Breast oedema following free flap breast reconstruction

Jennifer Greenhowe*, Christopher Stephen, Liusaidh McClymont, D. Alex Munnoch

*Corresponding author for this work

Research output: Contribution to journalArticlepeer-review

9 Citations (Scopus)


Objectives: Breast oedema causes significant morbidity and is historically difficult to quantify. The aim of this study was to identify changes in breast tissue water content from pre-operative levels in the native breast to post-operative levels in mastectomy skin flaps and free flaps in the reconstructed breast. Materials and methods: One hundred patients undergoing unilateral mastectomy and immediate free flap breast reconstruction were examined pre-operatively and at three post-operative appointments. A validated moisture meter was used to record dermal water percentages of each breast quadrant and areola in both breasts pre-operatively, then four quadrants of both breasts plus the unaffected areola and free flap at each post-operative review. Results and conclusion: Native skin of the reconstructed breast showed significant, persistent increase in MWC from 45.6% ± 0.5% to 72.8% ± 0.9% at 1st follow up (p < 0.001), decreasing only to 67.6% ± 0.8% by 3rd follow up. There was a marked difference (p < 0.001) in the mean water content (MWC) of the initial free flap (39.7% ± 0.6%) compared to 61.8% ± 1.7% at 1st follow up, then 55.1% ± 1.4% at 2nd and 53.7% ± 1.3% at 3rd follow ups. The unaffected breast showed a small but significant increase in MWC of all quadrants at subsequent follow up (greatest difference 3.1% at 1st follow up). This patient group demonstrates significant, persistent oedema of the reconstructed breast, which can be monitored using a non-invasive moisture meter.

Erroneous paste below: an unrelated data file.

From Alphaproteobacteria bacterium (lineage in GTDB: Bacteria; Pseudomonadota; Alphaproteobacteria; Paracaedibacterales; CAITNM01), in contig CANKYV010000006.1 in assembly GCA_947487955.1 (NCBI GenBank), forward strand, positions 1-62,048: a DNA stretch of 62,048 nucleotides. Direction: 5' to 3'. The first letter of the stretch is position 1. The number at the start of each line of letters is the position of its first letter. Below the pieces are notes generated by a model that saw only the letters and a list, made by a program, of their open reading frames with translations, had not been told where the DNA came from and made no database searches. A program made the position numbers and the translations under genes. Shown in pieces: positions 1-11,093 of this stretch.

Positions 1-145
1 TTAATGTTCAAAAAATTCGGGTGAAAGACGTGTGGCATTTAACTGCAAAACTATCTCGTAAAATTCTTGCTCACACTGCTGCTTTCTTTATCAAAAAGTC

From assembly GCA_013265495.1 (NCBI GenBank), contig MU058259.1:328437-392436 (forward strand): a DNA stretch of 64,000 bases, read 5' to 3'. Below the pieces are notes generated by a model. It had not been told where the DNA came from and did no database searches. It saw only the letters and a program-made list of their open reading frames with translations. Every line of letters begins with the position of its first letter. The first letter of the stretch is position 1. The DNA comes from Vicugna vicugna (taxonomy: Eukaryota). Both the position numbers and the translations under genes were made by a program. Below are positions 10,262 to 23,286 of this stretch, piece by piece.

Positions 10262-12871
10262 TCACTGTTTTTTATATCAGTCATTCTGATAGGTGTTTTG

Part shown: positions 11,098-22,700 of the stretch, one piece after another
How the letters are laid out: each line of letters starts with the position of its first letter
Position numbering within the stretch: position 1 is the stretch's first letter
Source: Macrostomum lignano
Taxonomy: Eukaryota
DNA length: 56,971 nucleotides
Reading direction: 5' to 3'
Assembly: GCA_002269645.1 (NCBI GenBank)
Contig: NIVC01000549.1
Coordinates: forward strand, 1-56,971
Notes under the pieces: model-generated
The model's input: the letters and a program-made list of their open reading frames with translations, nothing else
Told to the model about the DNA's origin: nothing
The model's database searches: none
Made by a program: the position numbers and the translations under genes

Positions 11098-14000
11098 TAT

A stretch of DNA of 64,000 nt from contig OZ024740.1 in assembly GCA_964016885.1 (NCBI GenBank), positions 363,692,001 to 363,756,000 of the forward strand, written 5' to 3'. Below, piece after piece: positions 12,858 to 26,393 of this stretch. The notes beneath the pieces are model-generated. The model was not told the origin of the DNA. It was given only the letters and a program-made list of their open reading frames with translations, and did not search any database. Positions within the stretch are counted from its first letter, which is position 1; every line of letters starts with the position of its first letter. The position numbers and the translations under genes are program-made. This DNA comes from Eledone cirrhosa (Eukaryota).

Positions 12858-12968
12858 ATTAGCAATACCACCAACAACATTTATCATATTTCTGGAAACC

Original languageEnglish
Pages (from-to)73-76
Number of pages4
Publication statusPublished - 1 Aug 2017
Externally publishedYes


  • breast oedema
  • moisture meter
  • flap reconstruction


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